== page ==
Archive for the ‘Human-Animals Hybrids attempted around the world’ Category

Scientists feel that, the more humanlike the animal, the better research model it makes for testing drugs or possibly growing “spare parts,” such as livers, to transplant into humans.

. Chimeras—a hybrid creature that’s part human, part animal

Scientists have begun blurring the line between human and animal by producing chimeras—a hybrid creature that’s part human, part animal.

Chinese scientists at the Shanghai Second Medical University in 2003 successfully fused human cells with rabbit eggs. The embryos were reportedly the first human-animal chimeras successfully created. They were allowed to develop for several days in a laboratory dish before the scientists destroyed the embryos to harvest their stem cells.

. Pigs with human blood

In Minnesota last year researchers at the Mayo Clinic created pigs with human blood flowing through their bodies.

With the world facing an organ shortage so serious that the majority of potential transplant recipients die while on waiting lists, doctors have looked to similarly sized animal organs as a potential alternative to human donations.

Unfortunately, the human body swiftly rejects animal organs. Animal lungs have proven especially problematic, as they stop functioning as soon as they com in contact with human blood.

Since pig organs are essentially the same size and shape as human organs, this advance could drastically increase the number of lungs available for transplant.

 . Mice with human brain

Scientists have produced laboratory mice in which a quarter of the brain cells are human.

Although the mice in the experiment still behaved like ordinary mice, the research raises questions about the boundaries between humans and animals.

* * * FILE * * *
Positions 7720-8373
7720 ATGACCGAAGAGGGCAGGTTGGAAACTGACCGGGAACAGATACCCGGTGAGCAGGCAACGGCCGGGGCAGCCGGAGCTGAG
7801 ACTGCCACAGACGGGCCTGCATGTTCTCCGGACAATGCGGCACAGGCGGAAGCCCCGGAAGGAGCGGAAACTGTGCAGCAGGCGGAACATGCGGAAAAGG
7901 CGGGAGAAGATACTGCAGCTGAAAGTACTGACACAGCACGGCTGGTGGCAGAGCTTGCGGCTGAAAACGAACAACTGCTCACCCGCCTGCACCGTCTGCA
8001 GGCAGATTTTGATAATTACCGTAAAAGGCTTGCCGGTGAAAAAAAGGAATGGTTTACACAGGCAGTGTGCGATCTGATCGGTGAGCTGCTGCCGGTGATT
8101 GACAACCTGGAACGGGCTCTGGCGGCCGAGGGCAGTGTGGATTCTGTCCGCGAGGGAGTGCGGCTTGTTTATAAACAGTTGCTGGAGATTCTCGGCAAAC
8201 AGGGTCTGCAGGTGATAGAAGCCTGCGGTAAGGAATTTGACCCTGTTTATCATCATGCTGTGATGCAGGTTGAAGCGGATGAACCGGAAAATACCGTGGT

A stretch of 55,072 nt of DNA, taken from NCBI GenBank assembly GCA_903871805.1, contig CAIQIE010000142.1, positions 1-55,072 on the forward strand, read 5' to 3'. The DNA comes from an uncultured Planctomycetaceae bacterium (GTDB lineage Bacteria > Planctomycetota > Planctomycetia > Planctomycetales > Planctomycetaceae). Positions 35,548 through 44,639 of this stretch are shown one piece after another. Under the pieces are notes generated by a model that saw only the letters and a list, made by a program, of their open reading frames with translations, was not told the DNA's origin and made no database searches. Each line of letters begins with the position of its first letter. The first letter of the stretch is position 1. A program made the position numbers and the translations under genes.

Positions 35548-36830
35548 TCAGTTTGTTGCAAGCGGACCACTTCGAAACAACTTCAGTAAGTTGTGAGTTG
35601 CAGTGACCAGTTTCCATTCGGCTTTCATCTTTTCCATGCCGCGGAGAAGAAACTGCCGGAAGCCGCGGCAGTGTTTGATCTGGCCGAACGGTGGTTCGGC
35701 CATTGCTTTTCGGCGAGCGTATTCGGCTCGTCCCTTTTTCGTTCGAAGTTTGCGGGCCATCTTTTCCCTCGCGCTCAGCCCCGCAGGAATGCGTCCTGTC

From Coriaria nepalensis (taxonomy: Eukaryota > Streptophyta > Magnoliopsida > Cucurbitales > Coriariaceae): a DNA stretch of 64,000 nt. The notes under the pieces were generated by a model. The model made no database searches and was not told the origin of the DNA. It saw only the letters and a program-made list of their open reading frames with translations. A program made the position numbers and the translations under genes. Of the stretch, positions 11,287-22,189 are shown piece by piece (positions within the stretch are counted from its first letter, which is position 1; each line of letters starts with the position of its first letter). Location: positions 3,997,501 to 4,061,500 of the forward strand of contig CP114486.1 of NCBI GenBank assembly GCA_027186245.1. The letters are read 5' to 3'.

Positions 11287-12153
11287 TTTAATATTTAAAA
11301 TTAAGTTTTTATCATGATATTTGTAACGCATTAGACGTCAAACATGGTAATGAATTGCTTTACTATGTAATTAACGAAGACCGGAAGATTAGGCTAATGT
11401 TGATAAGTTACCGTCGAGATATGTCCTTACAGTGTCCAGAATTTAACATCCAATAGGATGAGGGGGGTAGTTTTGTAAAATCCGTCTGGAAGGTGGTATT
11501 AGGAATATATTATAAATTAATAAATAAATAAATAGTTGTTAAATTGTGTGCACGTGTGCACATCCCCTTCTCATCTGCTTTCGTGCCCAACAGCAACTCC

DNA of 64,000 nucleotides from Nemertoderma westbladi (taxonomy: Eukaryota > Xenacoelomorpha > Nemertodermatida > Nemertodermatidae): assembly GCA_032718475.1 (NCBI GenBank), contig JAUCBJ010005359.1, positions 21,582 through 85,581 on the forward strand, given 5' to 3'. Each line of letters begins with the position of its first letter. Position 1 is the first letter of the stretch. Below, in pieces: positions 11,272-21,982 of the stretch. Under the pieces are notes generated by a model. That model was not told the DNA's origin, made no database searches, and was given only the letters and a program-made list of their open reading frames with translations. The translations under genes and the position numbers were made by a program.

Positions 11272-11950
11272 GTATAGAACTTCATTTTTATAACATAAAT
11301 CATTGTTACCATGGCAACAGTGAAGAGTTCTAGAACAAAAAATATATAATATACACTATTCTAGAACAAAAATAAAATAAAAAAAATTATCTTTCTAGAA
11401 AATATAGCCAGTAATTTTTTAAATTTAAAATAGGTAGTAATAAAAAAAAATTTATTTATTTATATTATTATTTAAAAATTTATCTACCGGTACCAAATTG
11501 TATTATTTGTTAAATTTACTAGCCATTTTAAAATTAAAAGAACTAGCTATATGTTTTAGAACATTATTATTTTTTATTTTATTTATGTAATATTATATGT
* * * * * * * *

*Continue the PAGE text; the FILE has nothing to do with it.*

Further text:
scientists are now considering a research project to grow a mouse whose brain is populated almost entirely with human cells -although there would have to be a thorough ethical review before this step is taken.

The so-called ‘chimaeric brain’ developed in the mice showed that human brain cells can flourish in a mouse’s skull.

Researcher Irving Weissman, of Stanford University, said: ‘It looks like human cells can follow the developmental instructions put in by the mouse brain. They are making human components in what is clearly a mouse brain.’

Creating human-animal chimeras—named after a monster in Greek mythology that had a lion’s head, goat’s body, and serpent’s tail—has raised troubling questions: What new subhuman combination should be produced and for what purpose? At what point would it be considered human? And what rights, if any, should it have?

As a reader what you think is it good to create human-animal hybrids?

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